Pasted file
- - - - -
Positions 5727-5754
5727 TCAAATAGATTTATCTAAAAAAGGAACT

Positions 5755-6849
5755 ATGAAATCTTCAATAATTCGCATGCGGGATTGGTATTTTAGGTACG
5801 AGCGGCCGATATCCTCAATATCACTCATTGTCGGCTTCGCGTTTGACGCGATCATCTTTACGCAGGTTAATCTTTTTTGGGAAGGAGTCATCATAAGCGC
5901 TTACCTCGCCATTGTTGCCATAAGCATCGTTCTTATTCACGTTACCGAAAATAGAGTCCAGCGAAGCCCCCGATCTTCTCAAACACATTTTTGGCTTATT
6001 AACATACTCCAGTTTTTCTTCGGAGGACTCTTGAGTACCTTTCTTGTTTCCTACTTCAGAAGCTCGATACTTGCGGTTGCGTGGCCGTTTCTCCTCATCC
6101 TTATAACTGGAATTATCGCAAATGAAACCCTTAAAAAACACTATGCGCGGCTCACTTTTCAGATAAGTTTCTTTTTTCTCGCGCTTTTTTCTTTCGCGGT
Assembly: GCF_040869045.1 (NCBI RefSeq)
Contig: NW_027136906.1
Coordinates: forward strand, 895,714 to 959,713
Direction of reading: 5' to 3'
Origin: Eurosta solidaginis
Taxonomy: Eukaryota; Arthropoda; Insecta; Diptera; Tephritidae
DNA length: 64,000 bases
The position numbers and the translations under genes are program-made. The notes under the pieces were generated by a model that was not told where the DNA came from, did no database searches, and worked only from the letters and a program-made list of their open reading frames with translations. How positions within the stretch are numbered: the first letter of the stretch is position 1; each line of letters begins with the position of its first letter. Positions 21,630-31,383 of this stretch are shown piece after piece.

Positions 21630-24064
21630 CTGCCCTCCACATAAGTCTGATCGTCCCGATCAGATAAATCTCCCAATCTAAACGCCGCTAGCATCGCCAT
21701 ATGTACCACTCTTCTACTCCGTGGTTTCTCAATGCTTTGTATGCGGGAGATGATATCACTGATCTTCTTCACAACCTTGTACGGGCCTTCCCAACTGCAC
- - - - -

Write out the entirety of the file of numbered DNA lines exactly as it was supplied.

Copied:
Positions 5727-5754
5727 TCAAATAGATTTATCTAAAAAAGGAACT

Positions 5755-6849
5755 ATGAAATCTTCAATAATTCGCATGCGGGATTGGTATTTTAGGTACG
5801 AGCGGCCGATATCCTCAATATCACTCATTGTCGGCTTCGCGTTTGACGCGATCATCTTTACGCAGGTTAATCTTTTTTGGGAAGGAGTCATCATAAGCGC
5901 TTACCTCGCCATTGTTGCCATAAGCATCGTTCTTATTCACGTTACCGAAAATAGAGTCCAGCGAAGCCCCCGATCTTCTCAAACACATTTTTGGCTTATT
6001 AACATACTCCAGTTTTTCTTCGGAGGACTCTTGAGTACCTTTCTTGTTTCCTACTTCAGAAGCTCGATACTTGCGGTTGCGTGGCCGTTTCTCCTCATCC
6101 TTATAACTGGAATTATCGCAAATGAAACCCTTAAAAAACACTATGCGCGGCTCACTTTTCAGATAAGTTTCTTTTTTCTCGCGCTTTTTTCTTTCGCGGT
Assembly: GCF_040869045.1 (NCBI RefSeq)
Contig: NW_027136906.1
Coordinates: forward strand, 895,714 to 959,713
Direction of reading: 5' to 3'
Origin: Eurosta solidaginis
Taxonomy: Eukaryota; Arthropoda; Insecta; Diptera; Tephritidae
DNA length: 64,000 bases
The position numbers and the translations under genes are program-made. The notes under the pieces were generated by a model that was not told where the DNA came from, did no database searches, and worked only from the letters and a program-made list of their open reading frames with translations. How positions within the stretch are numbered: the first letter of the stretch is position 1; each line of letters begins with the position of its first letter. Positions 21,630-31,383 of this stretch are shown piece after piece.

Positions 21630-24064
21630 CTGCCCTCCACATAAGTCTGATCGTCCCGATCAGATAAATCTCCCAATCTAAACGCCGCTAGCATCGCCAT
21701 ATGTACCACTCTTCTACTCCGTGGTTTCTCAATGCTTTGTATGCGGGAGATGATATCACTGATCTTCTTCACAACCTTGTACGGGCCTTCCCAACTGCAC